Exodus 21:16: "Whoever steals a man and sells him, and anyone found in possession of him, shall be put to death." The eighth precept of the Decalogue [Exo. 20:15; Deut. 5:19] is sufficient to prove the same moral principle. If he who steals my purse, my coat, or my horse, be guilty of an immorality, he cannot be innocent who robs me of my father, my brother, my wife, or my child. Likewise, an inspired Apostle says in his Epistle to Timothy (1 Tim. 1:9): "Knowing this, that the law is not made for a righteous man, but for the lawless and disobedient—for MAN STEALERS—and if there be any other thing that is contrary to sound doctrine.” Man stealing is classed with the most detestable crimes. It is considered not only reprehensible among the ancient Hebrews, but a moral evil, in every age, and in every nation. From the text, I lay before you the following proposition: The practice of buying, holding, or selling our unoffending fellow creatures as slaves is immoral. The text will certainly support this proposition, according to the common principles of law, the receiver of stolen goods, if he know them to be such, is deemed guilty as well as the thief. The slave holder never had a right to force a man into his service, or to retain him, without an equivalent. To sell him, therefore, is to tempt another to sin, and to dispose of that, for money, to which he never had a right.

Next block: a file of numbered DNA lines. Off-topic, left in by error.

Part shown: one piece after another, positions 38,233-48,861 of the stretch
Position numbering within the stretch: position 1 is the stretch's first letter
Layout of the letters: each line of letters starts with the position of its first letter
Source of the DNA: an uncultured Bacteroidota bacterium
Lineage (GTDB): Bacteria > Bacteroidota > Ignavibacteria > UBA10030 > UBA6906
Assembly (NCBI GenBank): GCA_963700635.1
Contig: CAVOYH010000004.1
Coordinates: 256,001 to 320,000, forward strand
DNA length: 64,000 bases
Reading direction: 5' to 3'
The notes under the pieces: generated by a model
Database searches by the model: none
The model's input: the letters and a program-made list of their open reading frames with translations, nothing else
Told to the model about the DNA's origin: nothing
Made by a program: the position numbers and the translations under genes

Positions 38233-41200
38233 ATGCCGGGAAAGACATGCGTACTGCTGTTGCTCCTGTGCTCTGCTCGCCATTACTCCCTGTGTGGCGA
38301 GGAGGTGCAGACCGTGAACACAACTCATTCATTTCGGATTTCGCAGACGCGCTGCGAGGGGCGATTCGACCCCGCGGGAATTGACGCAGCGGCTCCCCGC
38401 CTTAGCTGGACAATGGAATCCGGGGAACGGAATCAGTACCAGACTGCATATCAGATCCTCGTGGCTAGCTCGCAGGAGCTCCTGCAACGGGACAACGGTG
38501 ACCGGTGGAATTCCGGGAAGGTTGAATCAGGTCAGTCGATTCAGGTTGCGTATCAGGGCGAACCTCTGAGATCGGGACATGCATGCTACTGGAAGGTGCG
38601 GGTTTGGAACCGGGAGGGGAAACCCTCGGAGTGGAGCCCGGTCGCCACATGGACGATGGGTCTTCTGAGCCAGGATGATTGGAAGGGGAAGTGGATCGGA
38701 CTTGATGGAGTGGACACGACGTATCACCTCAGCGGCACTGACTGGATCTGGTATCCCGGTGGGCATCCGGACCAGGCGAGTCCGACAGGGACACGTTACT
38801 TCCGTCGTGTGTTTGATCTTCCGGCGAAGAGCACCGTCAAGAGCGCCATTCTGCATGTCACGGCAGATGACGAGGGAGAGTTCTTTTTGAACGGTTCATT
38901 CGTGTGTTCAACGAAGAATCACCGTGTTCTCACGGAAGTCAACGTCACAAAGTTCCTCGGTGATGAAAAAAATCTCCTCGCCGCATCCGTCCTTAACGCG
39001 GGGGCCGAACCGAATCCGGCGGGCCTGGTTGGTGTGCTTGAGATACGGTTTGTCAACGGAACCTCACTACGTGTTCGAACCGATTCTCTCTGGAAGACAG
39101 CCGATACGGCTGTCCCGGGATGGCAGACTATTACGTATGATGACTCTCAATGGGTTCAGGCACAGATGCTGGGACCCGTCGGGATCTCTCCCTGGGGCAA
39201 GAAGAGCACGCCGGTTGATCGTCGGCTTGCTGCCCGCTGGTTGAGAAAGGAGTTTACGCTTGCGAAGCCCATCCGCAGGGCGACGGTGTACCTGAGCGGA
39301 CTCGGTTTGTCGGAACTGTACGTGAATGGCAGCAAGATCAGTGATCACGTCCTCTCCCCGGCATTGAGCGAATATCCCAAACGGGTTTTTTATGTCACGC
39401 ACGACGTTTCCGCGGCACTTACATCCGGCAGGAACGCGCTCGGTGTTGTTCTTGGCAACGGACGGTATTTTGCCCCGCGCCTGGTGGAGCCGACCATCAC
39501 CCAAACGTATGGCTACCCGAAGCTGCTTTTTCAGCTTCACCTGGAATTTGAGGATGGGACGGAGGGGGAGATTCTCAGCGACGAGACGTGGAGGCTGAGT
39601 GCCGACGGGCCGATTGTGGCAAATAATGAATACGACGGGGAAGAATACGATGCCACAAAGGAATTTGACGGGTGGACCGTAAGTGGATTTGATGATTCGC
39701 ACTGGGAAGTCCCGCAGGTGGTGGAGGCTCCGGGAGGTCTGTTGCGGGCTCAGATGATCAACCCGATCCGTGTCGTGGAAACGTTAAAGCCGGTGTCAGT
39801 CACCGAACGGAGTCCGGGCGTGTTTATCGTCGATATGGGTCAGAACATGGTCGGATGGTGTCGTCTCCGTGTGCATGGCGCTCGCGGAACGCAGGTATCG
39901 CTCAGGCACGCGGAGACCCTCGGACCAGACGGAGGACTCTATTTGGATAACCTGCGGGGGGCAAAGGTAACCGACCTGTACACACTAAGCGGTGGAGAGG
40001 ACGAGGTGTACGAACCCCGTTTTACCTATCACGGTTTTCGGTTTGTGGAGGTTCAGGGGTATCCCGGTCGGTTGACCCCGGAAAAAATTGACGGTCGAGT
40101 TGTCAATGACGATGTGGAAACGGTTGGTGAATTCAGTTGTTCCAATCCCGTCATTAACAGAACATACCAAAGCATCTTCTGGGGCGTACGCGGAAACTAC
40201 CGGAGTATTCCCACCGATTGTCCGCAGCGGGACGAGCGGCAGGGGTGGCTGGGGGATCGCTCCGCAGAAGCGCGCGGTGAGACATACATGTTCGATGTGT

The proposition does not militate against slavery under every form. A man who injures society may forfeit liberty, and even life: He may deserve slavery in the fullest sense of the word, in order that his punishment may be a sanction to the law—may be an example to others—and may compensate, as much as possible, for the injuries done to society. "Innocent fellow creatures" is not to be understood in a moral, but in a political sense. As the subjects of Jehovah’s government, we are all guilty, and deserve to perish. We have merited eternal imprisonment from him. But, in relation to civil society, men are deemed innocent unless they have violated its laws. These are assuredly entitled to personal freedom.
- Alexander M’leod, Negro Slavery Unjustifiable, A Discourse (New York, 1802), at http://www.covenanter.org/McLeod/negro.htm.